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If you're willing to put aside the political controversy surrounding WikiLeaks and its founder, Julian Assange, and read the diplomatic dispatches the group released, you'll find a number of interesting investing insights. Here are two worth acting on today:
1. Venezuela may not be producing as much oil as it claims
According to one cable that was released and posted by The Guardian, the U.S. Ambassador to Venezuela observed a "loss of a profit/production motive on the part of PDVSA" and noted that U.S. companies such as Baker Hughes (NYSE: BHI ) are looking to minimize their exposure to Venezuela going forward. Further, PDVSA is underinvesting in maintenance, and Chevron reported that it's only estimating Venezuelan oil production at 2.1 million to 2.3 million barrels daily, a 5% to 12% decline over what BP reported in its 2010 Statistical Review of World Energy.
Given rising demand for oil, the revelation that oil production in Venezuela looks to be on permanent decline is one more reason why investors should expect oil prices to rise. This is good news for companies like CNOOC (NYSE: CEO ) and ExxonMobil (NYSE: XOM ) that are rich in reserves and for companies such as Total (NYSE: TOT ) and Canadian Natural Resources (NYSE: CNQ ) that have reserves that cost more to extract.
Takeaway: Go long a basket of resource-rich oil companies.
2. The Chinese government sabotaged Google (Nasdaq: GOOG ) in China
Baidu (Nasdaq: BIDU ) bulls have long trumpeted the company's better than 70% share of China's Internet search market as a reason to hold shares despite the stock's nosebleed valuation. As for why Baidu is able to control such market share despite having reportedly inferior search technology to rival Google, the long-given reason was that Chinese consumers preferred to support local companies and that Baidu produced more locally relevant results.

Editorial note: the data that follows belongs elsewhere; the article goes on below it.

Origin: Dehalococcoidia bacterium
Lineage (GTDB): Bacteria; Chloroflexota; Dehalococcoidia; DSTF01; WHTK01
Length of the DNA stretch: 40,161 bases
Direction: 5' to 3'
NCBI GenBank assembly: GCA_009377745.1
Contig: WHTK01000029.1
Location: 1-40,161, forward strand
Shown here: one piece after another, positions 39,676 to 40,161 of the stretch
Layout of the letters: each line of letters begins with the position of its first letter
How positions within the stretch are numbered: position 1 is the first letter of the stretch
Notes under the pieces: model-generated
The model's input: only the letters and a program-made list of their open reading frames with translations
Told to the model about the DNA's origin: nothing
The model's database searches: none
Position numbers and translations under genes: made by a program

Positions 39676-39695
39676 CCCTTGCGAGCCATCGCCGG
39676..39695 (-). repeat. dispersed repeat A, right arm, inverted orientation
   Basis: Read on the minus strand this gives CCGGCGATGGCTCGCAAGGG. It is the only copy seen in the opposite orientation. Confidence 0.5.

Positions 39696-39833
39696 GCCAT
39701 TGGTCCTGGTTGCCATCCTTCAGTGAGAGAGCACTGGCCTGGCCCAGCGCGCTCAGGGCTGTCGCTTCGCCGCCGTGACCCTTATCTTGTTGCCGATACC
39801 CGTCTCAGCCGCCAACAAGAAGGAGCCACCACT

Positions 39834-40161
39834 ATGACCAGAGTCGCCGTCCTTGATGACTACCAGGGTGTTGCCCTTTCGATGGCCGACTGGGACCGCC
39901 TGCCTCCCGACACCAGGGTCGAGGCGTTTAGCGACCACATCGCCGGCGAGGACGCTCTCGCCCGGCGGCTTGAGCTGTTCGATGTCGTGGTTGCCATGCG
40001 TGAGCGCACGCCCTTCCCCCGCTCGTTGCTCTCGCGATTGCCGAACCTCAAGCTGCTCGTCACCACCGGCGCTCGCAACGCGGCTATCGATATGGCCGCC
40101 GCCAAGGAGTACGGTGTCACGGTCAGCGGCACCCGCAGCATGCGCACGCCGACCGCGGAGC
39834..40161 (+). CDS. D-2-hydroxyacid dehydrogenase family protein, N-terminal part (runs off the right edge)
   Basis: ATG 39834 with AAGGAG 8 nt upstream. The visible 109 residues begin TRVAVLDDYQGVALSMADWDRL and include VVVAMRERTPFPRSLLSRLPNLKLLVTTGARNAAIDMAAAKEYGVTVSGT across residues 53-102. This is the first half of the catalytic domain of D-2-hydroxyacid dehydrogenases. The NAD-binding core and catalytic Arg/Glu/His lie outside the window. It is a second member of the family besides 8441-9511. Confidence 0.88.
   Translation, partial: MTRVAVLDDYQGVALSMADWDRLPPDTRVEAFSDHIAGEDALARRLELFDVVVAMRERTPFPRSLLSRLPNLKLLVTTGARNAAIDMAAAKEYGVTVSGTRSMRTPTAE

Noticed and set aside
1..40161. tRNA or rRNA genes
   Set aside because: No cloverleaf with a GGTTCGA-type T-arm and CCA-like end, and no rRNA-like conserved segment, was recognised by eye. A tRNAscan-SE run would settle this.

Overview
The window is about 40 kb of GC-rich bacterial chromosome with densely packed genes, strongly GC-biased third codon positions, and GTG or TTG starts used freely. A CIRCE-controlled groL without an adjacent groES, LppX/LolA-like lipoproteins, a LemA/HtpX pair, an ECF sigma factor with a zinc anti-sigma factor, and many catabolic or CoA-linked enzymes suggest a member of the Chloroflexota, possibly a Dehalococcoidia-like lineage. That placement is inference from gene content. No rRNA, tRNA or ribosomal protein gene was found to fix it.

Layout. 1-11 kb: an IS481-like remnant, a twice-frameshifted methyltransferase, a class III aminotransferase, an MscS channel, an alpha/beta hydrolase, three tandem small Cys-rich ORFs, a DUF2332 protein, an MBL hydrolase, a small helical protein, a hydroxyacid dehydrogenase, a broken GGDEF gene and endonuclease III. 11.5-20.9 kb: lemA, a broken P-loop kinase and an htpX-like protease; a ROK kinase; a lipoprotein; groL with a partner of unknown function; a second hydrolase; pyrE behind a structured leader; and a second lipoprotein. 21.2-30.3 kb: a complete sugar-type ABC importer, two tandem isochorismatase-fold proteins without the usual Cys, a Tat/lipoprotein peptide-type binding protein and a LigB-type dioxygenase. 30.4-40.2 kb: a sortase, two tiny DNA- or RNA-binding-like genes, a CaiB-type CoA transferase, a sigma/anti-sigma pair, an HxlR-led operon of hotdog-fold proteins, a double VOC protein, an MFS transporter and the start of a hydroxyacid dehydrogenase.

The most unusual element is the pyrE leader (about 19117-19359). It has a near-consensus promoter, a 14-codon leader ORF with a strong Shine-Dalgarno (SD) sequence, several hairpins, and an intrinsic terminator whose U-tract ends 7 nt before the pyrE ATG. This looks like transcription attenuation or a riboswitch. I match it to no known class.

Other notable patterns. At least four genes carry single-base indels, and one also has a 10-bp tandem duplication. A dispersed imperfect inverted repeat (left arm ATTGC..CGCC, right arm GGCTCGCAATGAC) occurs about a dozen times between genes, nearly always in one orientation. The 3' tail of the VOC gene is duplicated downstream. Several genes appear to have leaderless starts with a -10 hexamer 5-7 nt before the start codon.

A recently released WikiLeaks cable blows that theory out of the water, noting that a "contact claimed a top PRC leader was actively working with Google competitor Baidu against Google." It's long been known that the PRC government didn't like Google's resistance to censoring search results, but the revelation that China is working in concert with Baidu means that Baidu's perceived competitive advantages have likely all been artificially created. Further, Baidu is likely to lose face with young Chinese Internet users if they begin to view the company as an arm of the government. As someone who expects China's information restrictions to ease over time, I am pessimistic about Baidu's ability to maintain its market share if Google is allowed unfettered access back into China. Not only is the latter's search engine better, but its recent public battles with the Chinese government have reportedly made it quite popular with a segment of Chinese power Internet users. That means investors who believe Baidu will dominate Chinese search for decades to come are likely to end up disappointed.
Takeaway: Buy puts on Baidu.
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